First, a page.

One of the arguments I’m building in the rest project is that for creative people, work and rest are not opposites, but partners. We think of rest as a negative space defined by the absence of work, as freedom from labor; but people who are creative find ways to use rest to help sustain their creativity.
In his book On Writing: A Memoir of the Craft, Stephen King talks about writing as a kind of “creative sleep:”
I think we’re actually talking about creative sleep. Like your bedroom, your writing room should be private, a place where you go to dream. Your schedule— in at about the same time every day, out when your thousand words are on paper or disk— exists in order to habituate yourself, to make yourself ready to dream just as you make yourself ready to sleep by going to bed at roughly the same time each night and following the same ritual as you go. In both writing and sleeping, we learn to be physically still at the same time we are encouraging our minds to unlock from the humdrum rational thinking of our daytime lives. And as your mind and body grow accustomed to a certain amount of sleep each night… so can you train your waking mind to sleep creatively and work out the vividly imagined waking dreams which are successful works of fiction.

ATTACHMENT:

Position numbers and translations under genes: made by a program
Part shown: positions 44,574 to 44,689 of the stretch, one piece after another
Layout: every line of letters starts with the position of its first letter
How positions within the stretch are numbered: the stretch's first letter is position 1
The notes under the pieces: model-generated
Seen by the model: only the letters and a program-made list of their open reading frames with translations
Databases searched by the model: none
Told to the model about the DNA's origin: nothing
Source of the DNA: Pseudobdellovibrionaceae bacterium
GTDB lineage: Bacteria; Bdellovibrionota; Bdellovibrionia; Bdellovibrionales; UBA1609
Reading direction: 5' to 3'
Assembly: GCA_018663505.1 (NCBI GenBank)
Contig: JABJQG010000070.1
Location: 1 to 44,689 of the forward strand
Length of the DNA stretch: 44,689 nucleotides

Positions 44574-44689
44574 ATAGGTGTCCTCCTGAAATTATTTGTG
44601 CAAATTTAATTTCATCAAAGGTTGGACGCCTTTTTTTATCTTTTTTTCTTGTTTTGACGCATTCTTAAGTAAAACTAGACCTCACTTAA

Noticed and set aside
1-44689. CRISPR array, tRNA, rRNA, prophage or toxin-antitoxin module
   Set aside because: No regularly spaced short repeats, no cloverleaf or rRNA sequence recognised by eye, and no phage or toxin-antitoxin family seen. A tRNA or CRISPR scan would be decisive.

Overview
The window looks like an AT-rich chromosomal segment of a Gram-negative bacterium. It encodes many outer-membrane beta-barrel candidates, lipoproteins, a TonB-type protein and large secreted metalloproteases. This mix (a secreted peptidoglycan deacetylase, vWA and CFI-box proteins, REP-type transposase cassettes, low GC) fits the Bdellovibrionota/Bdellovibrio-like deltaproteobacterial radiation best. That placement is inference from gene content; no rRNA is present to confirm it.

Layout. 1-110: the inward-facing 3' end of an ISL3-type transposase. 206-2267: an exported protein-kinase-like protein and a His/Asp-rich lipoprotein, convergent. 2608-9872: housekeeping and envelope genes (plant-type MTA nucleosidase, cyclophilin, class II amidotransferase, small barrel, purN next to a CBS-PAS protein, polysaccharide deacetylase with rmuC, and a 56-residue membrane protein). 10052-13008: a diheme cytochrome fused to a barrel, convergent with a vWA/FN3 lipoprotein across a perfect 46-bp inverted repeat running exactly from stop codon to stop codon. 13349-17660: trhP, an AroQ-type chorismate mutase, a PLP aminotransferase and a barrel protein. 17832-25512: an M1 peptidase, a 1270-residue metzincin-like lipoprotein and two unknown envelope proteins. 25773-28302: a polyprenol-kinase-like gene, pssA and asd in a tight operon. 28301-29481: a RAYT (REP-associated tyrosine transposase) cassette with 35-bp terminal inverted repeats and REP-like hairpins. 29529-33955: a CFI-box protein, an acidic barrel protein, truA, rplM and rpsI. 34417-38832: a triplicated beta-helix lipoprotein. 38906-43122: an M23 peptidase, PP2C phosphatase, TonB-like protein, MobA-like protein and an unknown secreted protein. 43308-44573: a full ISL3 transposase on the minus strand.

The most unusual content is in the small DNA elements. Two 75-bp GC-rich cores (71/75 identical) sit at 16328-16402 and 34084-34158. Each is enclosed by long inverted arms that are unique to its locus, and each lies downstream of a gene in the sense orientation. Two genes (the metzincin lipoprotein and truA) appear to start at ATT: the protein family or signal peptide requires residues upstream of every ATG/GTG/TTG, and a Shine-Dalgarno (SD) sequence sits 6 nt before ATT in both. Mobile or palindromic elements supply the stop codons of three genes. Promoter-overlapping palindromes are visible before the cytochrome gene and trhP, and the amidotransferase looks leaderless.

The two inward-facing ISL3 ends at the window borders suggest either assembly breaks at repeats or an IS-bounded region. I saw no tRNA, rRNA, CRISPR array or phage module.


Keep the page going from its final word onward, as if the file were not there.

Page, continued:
King, of course, is so prolific David Letterman was able to joke that at book signings King didn’t write his autograph for each fan, but wrote each fan their own book.
So how much time does he spend writing?
My own schedule is pretty clear-cut. Mornings belong to whatever is new— the current composition. Afternoons are for naps and letters. Evenings are for reading, family, Red Sox games on TV, and any revisions that just cannot wait. Basically, mornings are my prime writing time.
Elsewhere, he advises “four to six hours” of serious reading and writing as a good day. So even Stephen King, who can produce several books a year when he’s on a roll, spends perhaps 25% of his time doing writing.
This is not at all unusual. Many creative people strip out most of the outside world’s distractions, so they can focus on their own worlds; but they only spend a few hours a day in that world, building new things, exploring, or carefully excavating its fossils (as King puts it). That’s as much time as you can spend doing that sort of intensive thinking and imagining.
In other words, they organize their entire lives around their work, but not their days.